The Cost of Brand Equity
In our previous article: Fighting Against Ubiquity, we explored the methods luxury companies use to protect their long-term brand equity.
They can range from revoking licenses and reduced production to actually destroying stock. Richemont stunned the world when they announced they had destroyed £400m worth of luxury watches.
The prices of the watches destroyed had ranged from £1,000-£20,000. However, they recycled any usable parts before destroying them.
Although the figure is quite astronomical, it has raised a fascinating question about the luxury market. The focus is on how they conduct themselves and the lengths they go to in order to be considered luxury.
After all, reputation is everything and Richemont reminded us of that. Now that you know what they did, it's important to understand why.
Why Did Richemont Destroy their Own Watches?
Richemont owns a lot of brands, it's actually enviable. Under their umbrella, you'll find IWC, Cartier, Montblanc, Panerai, Piaget and more.
It's incredible to own all of those historic watch brands but it makes the battle even harder. This battle is called Ubiquity and it's the state of being everywhere.
In short, luxury brands don't want to be accessible, it makes them feel common. This explains the reason why Rolex doesn't have as many stores as McDonalds and Ferrari doesn't produce as many cars as Apple does with their iPhone.
The case with Richemont is interesting because they were caught on the blindside in three different ways! They were: production, the grey market and demand.
The Swiss watch market is going through a period of recovery after experiencing a very turbulent 2015 and 2016.
Watchmakers were reporting a fall in sales and this culminated in the entire industry stomaching a drop of 10% in revenue and in demand for 2016 alone.
To put this into perspective:
- 2015 exports stood at 28.1m.
- 2016 exports dropped to 25.4m.
- 2017 exports dropped to 24.3m.
As you can see, the demand is falling but where are the unsold watches going? Well, with falling demand, licensed retailers were becoming overstocked and this created the perfect breeding ground for problem two, the Grey Market.
What is the Grey Market?
Before we get started, the grey market is very different from the black market.
A black market contains products of which are fraudulent or stolen. A law would need to have been broken in order for the products to appear there.
A grey market is perfectly legal. They contain genuine products but are found in non-approved selling channels which means the distribution channel would need to have been broken.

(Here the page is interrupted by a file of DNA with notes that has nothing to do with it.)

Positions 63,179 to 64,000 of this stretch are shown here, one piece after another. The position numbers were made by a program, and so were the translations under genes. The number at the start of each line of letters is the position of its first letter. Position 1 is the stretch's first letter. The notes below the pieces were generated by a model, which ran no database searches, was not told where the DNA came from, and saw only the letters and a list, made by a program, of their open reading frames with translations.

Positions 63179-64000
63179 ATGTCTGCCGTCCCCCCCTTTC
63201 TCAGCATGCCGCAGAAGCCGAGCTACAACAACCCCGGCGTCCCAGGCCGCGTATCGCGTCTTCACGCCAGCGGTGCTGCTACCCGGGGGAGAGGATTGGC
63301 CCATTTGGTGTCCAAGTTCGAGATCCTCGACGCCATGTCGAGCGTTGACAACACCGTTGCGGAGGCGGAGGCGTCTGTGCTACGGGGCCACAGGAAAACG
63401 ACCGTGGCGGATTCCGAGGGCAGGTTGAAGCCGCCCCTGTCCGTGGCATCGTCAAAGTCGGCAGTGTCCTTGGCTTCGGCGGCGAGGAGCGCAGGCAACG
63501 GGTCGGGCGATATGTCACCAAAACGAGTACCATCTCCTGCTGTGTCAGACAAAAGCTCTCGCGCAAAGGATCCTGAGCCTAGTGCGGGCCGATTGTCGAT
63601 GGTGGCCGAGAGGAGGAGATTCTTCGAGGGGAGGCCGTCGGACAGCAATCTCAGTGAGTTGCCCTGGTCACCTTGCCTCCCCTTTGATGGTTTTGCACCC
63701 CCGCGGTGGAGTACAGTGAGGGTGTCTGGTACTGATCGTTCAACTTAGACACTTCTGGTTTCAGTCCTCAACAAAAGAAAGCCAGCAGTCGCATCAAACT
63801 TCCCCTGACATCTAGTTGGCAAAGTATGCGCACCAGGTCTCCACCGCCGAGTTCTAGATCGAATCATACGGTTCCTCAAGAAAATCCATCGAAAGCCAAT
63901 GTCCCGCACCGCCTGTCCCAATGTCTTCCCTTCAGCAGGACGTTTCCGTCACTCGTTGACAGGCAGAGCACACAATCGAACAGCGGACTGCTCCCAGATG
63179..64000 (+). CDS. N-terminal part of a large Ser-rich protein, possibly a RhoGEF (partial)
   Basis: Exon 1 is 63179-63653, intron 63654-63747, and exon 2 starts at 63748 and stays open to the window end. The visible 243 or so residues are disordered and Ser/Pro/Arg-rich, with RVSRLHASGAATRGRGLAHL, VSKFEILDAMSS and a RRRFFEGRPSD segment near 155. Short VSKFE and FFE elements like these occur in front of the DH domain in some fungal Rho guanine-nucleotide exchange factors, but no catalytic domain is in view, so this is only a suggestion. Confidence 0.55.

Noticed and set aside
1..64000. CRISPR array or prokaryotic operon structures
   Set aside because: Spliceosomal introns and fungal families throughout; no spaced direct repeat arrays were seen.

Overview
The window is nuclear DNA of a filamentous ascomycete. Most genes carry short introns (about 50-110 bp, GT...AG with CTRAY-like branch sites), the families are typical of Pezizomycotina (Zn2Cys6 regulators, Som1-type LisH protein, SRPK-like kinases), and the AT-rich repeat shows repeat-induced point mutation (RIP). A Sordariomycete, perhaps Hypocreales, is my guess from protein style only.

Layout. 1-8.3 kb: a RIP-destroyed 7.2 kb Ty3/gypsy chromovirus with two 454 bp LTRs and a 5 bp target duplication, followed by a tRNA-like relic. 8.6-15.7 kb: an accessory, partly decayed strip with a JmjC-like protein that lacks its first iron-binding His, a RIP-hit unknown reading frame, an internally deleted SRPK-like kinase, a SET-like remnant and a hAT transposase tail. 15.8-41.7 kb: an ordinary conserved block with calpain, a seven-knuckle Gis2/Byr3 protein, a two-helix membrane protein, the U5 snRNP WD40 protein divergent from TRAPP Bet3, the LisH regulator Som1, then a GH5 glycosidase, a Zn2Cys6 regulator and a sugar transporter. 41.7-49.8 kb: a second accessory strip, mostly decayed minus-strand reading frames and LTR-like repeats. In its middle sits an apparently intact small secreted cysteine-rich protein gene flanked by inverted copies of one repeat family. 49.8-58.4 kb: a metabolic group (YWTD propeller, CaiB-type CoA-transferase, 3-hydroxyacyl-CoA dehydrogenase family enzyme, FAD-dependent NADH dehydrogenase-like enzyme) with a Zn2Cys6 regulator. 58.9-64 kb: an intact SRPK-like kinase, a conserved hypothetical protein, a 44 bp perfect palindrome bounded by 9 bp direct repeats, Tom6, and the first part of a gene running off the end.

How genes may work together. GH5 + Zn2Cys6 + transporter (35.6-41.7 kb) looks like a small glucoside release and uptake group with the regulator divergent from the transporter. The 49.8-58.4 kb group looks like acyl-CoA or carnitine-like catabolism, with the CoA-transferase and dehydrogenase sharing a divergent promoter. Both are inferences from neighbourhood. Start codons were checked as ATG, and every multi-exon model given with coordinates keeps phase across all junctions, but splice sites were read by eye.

Let's throw in an example of how the grey market can work. Let's say that a licensed retailer could buy a watch for £7,500 and it has an RRP of £15,000.
If the watch does not sell, the retailer is out of pocket as they cannot discount it. They could sell to a third party for £10,000 and make a profit. Now, that third party buyer can then sell the same watch for £12,500 and make their own profit as it's under the RRP.
So, the licensed retailers would have broken the distribution channel to sell genuine watches at knock-down prices. Not illegal sure but it can seriously harm the relationship with the watchmaker, or Richemont in this case.
China Bans Luxury Spending
China went on a crusade to stop officials from spending lavishly on luxury products and this had a dramatic effect on the luxury goods market.
luxury brands were not braced for this change and experienced a serious drop in sales.
They responded by charging higher prices and going even more upmarket to help plug the gap.
Now that you know the reason why Richemont destroyed their own product, you can sort of understand it.
Richemont is taking a stand against the pressures facing their industry but it in such a dramatic way. This could not have arrived at a worse time for Richemont, who recently completed a €2.7bn acquisition of Yoox Net-A-Porter.
In the short-term, they will take a financial hit but in the long-term, their brand-equity will be preserved along with their retailers, clients and wholesalers.
Will other watchmakers take a stand? We don't know but when they do, we look forward to writing about it!
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If you want to read more about other threats to the Swiss Watchmaking Industry then check out our article Threats to the Swiss Watchmaking Industry.